Once this happens the friction becomes dynamic friction which is less than static Figure 2.60 Friction pushes
friction, so once tyres start to slip they tend to continue slipping. the car forwards.

Buoyancy is the name of the force Figure 2.61 A football
experienced by a body totally or FB immersed in a bucket of water.

partially immersed in a fluid (a fluid

is a liquid or gas). The size of this
force is equal to the weight of fluid
displaced. It is this force that enables
a boat to float and a helium balloon
to rise in the air. Let us consider a
football and a bucket full of water.


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02 Mechanics

FB If you take the football and push it under the water then water will flow out of the
bucket, (luckily a big bowl was placed there to catch it). The weight of this displaced
water is equal to the upward force on the ball. To keep the ball under water you would
therefore have to balance that force by pushing the ball down.
The forces on a floating object are balanced so the weight must equal the buoyant
force. This means that the ball must have displaced its own weight of water as in
Figure 2.62.

Air resistance
Air resistance, or drag force, is the force that opposes the motion of a body through the
air. The size of this force depends on the speed, size and shape of the body. At slow
Figure 2.62 A football floats speeds the drag force experienced by a sphere is given by Stokes law:
in a bucket of water.
Fb where =viscosity (a constant)
When a balloon is dropped it accelerates downwards due to the force of gravity. As it
falls through the air it experiences a drag force opposing its motion. As the balloons
velocity gets bigger so does the drag force, until the drag force balances its weight at
which point its velocity will remain constant (Figure 2.63). This maximum velocity is
called its terminal velocity.
Fd Fb Fd
The same thing happens when a parachutist jumps out of a plane. The terminal
Fb velocity in this case is around 54 ms1 (195 kmh1). Opening the parachute increases
the drag force which slows the parachutist down to a safer 10 ms1 for landing.
As it is mainly the air resistance that limits the top speed of a car, a lot of time and
money is spent by car designers to try to reduce this force. This is particularly
W important at high speeds when the drag force is related to the square of the speed.

Fd Fb Fd 2 2 Fd Ff


W W Figure 2.64 The forces acting

on a car travelling at constant
Figure 2.63 A balloon velocity.
reaches terminal velocity as
the forces become balanced.
Notice the buoyant force is
also present.

Speed skiers wear special

clothes and squat down like
this to reduce air resistance.

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26 A ball of weight 10 N is suspended on a string and pulled to one side by another horizontal string as
shown in Figure 2.65. If the forces are balanced:
(a) write an equation for the horizontal components of the forces acting on the ball
(b) write an equation for the vertical components of the forces acting on the ball T
(c) use the second equation to calculate the tension in the upper string, T
(d) use your answer to (c) plus the first equation to find the horizontal force F.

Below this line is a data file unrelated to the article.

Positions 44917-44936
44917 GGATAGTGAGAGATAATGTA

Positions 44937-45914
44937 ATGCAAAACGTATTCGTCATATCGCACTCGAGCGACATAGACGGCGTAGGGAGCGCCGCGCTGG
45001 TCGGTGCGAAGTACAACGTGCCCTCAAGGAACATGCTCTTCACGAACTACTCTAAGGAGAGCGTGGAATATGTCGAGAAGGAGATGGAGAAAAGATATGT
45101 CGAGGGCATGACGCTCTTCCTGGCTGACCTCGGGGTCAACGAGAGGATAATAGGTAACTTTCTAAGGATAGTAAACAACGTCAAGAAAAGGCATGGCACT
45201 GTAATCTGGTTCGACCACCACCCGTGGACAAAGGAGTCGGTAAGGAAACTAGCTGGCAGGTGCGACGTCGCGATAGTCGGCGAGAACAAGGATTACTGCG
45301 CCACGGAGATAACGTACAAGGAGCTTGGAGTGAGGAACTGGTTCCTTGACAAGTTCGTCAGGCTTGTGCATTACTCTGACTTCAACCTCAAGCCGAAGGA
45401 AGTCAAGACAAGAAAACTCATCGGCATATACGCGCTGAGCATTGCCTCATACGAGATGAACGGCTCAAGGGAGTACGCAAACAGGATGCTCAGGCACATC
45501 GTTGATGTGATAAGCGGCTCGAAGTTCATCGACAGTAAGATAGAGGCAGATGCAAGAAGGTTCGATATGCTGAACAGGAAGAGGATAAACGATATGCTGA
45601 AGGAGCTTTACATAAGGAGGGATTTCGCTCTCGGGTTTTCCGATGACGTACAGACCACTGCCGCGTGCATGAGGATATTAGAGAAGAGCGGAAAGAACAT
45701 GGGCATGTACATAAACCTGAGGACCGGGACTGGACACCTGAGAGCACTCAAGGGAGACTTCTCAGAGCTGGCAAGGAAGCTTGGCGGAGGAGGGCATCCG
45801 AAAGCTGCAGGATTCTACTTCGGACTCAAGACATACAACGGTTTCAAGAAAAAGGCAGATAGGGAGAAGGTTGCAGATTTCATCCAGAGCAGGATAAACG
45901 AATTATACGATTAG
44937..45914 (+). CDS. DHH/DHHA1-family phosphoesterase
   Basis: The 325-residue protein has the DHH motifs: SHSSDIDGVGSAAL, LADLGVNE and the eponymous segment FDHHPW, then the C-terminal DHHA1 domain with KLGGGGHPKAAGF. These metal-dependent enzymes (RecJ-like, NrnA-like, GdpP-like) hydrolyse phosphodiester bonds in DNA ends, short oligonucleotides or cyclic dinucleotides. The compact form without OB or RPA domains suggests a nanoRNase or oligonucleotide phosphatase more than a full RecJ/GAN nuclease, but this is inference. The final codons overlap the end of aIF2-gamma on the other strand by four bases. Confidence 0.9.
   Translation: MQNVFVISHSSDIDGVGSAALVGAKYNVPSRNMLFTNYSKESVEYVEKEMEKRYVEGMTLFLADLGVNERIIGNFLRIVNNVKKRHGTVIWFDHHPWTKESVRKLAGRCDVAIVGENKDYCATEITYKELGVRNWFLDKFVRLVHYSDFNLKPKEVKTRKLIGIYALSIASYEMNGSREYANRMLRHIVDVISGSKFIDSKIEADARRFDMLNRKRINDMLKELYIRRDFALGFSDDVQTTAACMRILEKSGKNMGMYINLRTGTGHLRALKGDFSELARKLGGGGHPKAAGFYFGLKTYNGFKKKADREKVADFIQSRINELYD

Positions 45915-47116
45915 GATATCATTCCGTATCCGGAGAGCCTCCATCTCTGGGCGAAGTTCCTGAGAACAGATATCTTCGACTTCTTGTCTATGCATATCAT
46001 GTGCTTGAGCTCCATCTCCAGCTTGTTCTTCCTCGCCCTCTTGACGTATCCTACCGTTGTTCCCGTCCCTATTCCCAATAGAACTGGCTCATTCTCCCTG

27 The condition for the forces to be balanced is that the sum of F
components of the forces in any two perpendicular components
is zero. In the box on a ramp example the vertical and horizontal F 10 N
components were taken. However, it is sometimes more convenient to
consider components parallel and perpendicular to the ramp.
Consider the situation in Figure 2.66. If the forces on this box are
balanced: 30 Figure 2.65.
(a) write an equation for the components of the forces parallel to 50 N
the ramp
(b) write an equation for the forces perpendicular to the ramp Figure 2.66. 80 80
(c) use your answers to find the friction (F) and normal force (N).
28 A rock climber is hanging from a rope attached to the cliff by two bolts as shown in Figure 2.67. If the
forces are balanced 600 N
(a) write an equation for the vertical component of the forces on the knot
(b) write an equation for the horizontal forces exerted on the knot
(c) calculate the tension T in the ropes joined to the bolts.
The result of this calculation shows why ropes should not be connected in this way.

Figure 2.67.

2.3 Momentum and impulse

2.4 Momentum and impulse

Understandings, applications, and skills:
Newtons second law expressed as a rate of change of momentum
Applying conservation of momentum in isolated systems including (but not limited to) the motion
of rockets, collisions, explosions, or water jets.
Using Newtons second law quantitatively and qualitatively in cases where mass is not constant.

Students should be aware that F=ma is equivalent to F=p/t only when mass is constant.

Impulse and forcetime graphs

Sketching and interpreting forcetime graphs.

Determining impulse in various contexts including (but not limited to) car safety and sports.

Conservation of linear momentum

Elastic collisions, inelastic collisions, and explosions
Qualitatively and quantitatively comparing situations involving elastic collisions, inelastic collisions,

and explosions.
Solving simultaneous equations involving conservation of momentum and energy in collisions will not
be required.
Calculations relating to collisions and explosions will be restricted to one-dimensional situations.

A comparison between inelastic collisions (in which kinetic energy is not conserved) and the

conservation of (total) energy should be made.

The relationship between force and acceleration

Newtons first law states that a body will accelerate if an unbalanced force is applied to
it. Newtons second law tells us how big the acceleration will be and in which direction.